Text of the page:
Wednesday, May 16, 2012
Wikipedia Summary: Clarissa Dalloway goes around London in the morning, getting ready to host a party that evening. The nice day reminds her of her youth at Bourton and makes her wonder about her choice of husband; she married the reliable Richard Dalloway instead of the enigmatic and demanding Peter Walsh and she "had not the option" to be with Sally Seton. Peter reintroduces these conflicts by paying a visit that morning. Septimus Warren Smith, a veteran of World War I suffering from deferred traumatic stress, spends his day in the park with his Italian-born wife Lucrezia, where they are observed by Peter Walsh. Septimus is visited by frequent and indecipherable hallucinations, mostly concerning his dear friend Evans who died in the war. Later that day, after he is prescribed involuntary commitment to a psychiatric hospital, he commits suicide by jumping out of a window. Clarissa's party in the evening is a slow success. It is attended by most of the characters she has met in the book, including people from her past. She hears about Septimus' suicide at the party and gradually comes to admire the act of this stranger, which she considers an effort to preserve the purity of his happiness.
Review: "Mrs. Dalloway said she would buy the flowers herself.”
And so begins the eventful day of Clarissa Dalloway, a middle-aged, upper-class British wife in post-World War I England. It is the middle of June 1923, in Westminster England and Mrs. Dalloway is throwing a party. This is not Mrs. Dalloway’s first time as a hostess, but rather it is merely the most recent one in a life filled with celebrations. Because what Mrs. Dalloway “liked was simply life.” "Her parties were “an offering. . . . . An offering for the sake of offering, perhaps. Anyhow, it was her gift.”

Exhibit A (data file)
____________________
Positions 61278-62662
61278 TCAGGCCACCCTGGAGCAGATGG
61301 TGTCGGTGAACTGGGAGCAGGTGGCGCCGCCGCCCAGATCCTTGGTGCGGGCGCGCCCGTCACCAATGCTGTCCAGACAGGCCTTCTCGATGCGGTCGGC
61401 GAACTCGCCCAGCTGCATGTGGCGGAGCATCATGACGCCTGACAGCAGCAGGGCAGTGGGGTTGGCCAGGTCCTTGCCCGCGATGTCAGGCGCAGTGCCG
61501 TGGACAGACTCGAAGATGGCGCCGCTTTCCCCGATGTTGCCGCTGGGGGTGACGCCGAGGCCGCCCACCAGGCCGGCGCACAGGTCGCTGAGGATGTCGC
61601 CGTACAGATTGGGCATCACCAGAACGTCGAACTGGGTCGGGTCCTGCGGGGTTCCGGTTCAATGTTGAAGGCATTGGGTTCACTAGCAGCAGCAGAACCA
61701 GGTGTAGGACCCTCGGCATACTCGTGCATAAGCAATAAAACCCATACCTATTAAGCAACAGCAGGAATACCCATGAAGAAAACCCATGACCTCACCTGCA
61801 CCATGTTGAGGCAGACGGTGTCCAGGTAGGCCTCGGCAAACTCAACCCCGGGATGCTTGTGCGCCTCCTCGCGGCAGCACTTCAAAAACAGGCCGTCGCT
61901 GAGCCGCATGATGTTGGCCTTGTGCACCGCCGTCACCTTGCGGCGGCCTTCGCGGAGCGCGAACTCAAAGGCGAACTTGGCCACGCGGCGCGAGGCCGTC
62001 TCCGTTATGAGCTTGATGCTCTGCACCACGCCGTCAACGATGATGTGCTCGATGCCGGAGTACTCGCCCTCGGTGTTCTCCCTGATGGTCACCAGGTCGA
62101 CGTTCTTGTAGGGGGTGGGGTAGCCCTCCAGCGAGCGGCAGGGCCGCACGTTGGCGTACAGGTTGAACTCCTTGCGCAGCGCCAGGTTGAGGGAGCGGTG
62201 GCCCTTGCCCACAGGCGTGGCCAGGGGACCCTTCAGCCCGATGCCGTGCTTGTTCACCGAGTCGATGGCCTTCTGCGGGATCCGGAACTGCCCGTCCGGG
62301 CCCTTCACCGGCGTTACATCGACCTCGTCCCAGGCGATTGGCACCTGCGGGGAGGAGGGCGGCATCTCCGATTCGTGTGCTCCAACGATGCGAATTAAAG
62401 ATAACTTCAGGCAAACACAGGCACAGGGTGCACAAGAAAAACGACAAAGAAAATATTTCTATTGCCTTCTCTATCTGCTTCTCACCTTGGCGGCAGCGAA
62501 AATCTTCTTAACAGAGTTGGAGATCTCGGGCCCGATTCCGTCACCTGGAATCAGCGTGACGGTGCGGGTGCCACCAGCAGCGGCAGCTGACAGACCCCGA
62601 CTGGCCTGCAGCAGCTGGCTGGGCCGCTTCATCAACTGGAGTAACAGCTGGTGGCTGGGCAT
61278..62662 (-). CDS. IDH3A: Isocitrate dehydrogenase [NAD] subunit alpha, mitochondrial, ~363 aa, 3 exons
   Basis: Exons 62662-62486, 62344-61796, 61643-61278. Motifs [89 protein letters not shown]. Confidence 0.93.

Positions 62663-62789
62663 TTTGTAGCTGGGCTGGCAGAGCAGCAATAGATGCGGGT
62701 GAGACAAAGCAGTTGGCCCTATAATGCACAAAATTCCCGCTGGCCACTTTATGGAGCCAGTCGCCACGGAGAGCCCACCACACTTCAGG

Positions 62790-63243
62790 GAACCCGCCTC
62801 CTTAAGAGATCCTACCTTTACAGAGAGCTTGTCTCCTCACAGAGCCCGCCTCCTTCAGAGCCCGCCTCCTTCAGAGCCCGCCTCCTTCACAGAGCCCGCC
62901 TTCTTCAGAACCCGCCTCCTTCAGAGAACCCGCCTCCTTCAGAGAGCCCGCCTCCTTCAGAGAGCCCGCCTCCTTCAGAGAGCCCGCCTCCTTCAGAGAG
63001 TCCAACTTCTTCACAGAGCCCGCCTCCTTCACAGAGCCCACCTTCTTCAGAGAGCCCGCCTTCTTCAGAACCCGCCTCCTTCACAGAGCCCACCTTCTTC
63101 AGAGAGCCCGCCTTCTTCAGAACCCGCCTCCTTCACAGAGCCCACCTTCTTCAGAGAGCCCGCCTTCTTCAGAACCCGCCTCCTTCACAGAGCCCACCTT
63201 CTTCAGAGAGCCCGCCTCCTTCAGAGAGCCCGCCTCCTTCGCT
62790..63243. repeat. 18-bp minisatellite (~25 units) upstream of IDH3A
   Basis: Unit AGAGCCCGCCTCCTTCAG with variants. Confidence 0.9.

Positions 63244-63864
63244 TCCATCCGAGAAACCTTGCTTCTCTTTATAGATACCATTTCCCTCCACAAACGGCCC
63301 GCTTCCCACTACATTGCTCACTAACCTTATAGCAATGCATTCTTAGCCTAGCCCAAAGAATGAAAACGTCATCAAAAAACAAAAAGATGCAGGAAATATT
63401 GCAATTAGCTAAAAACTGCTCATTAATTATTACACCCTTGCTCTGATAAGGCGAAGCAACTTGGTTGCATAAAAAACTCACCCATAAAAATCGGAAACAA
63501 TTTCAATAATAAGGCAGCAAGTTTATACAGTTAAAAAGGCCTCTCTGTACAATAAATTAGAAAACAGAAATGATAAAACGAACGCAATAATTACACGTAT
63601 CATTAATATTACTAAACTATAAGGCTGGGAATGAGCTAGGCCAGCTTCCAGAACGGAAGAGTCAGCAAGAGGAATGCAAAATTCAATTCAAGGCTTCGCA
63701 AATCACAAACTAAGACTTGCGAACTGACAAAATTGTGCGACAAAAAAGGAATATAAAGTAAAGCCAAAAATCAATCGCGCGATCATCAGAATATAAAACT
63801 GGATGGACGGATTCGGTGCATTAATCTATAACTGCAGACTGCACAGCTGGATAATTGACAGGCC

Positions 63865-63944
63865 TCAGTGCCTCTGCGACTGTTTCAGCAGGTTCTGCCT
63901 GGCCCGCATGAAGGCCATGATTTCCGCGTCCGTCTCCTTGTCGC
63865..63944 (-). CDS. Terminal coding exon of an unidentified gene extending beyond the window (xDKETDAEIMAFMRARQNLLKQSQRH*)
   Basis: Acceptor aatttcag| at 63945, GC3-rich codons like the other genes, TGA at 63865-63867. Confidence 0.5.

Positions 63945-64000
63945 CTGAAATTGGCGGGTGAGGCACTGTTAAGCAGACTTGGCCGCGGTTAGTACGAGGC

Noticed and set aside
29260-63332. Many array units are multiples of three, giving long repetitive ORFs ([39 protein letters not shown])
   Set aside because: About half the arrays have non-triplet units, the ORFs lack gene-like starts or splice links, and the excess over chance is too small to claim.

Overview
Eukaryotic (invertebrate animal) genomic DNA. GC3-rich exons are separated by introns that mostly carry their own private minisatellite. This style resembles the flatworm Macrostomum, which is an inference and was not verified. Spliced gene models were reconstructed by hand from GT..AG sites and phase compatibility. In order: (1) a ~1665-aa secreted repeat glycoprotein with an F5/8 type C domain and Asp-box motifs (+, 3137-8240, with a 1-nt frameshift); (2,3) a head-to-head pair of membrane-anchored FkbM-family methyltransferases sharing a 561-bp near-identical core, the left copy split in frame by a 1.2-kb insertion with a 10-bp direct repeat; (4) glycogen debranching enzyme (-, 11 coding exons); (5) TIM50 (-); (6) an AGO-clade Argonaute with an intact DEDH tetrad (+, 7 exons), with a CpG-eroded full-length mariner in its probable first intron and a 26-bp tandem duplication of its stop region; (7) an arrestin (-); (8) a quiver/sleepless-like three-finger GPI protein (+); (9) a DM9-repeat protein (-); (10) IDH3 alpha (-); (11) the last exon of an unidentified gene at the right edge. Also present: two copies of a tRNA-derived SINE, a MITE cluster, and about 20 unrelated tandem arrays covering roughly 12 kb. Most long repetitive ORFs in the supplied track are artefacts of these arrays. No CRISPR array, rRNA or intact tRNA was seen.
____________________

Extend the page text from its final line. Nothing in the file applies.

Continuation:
The entire novel takes place during the course of this one particular and unusual day. Because while Mrs. Dalloway performs the usual hostess preparations she encounters people who cause her to review her life. Mrs. Dalloway is not upset with her choices, but rather is more reflective of the alternate roads she could have taken. Also during the course of the day other characters are introduced whose lives tangentially intersect with Clarissa’s. The most prominent of these being Septimus Warren Smith, a World War I veteran, who suffers from what was then known as “shell shock.”
Mrs. Dalloway by Virginia Woolf was a structurally challenging read for me because there are no chapters and most of the action occurs in the characters’ thoughts. Still I persevered on, because the writing was rich and profound. Mrs. Dalloway Woolf touches on the big questions: death, religion, mental illness and the meaning of life. I also enjoyed the symbolism throughout the novel. For example, when Mrs. Dalloway meets her first love, Peter Walsh, for the first time in decades they are both armed with sharp objects: she with her sewing scissors and he with his ever present pocketknife. Try pondering that scene for awhile to see what it means. Moreover, I really liked the heroine Clarissa Dalloway who was a no-nonsense woman who simply enjoyed life with no apologies.
If you’re up for a challenging, reflective read then Mrs. Dalloway is a perfect tome!
Review based on personal copy.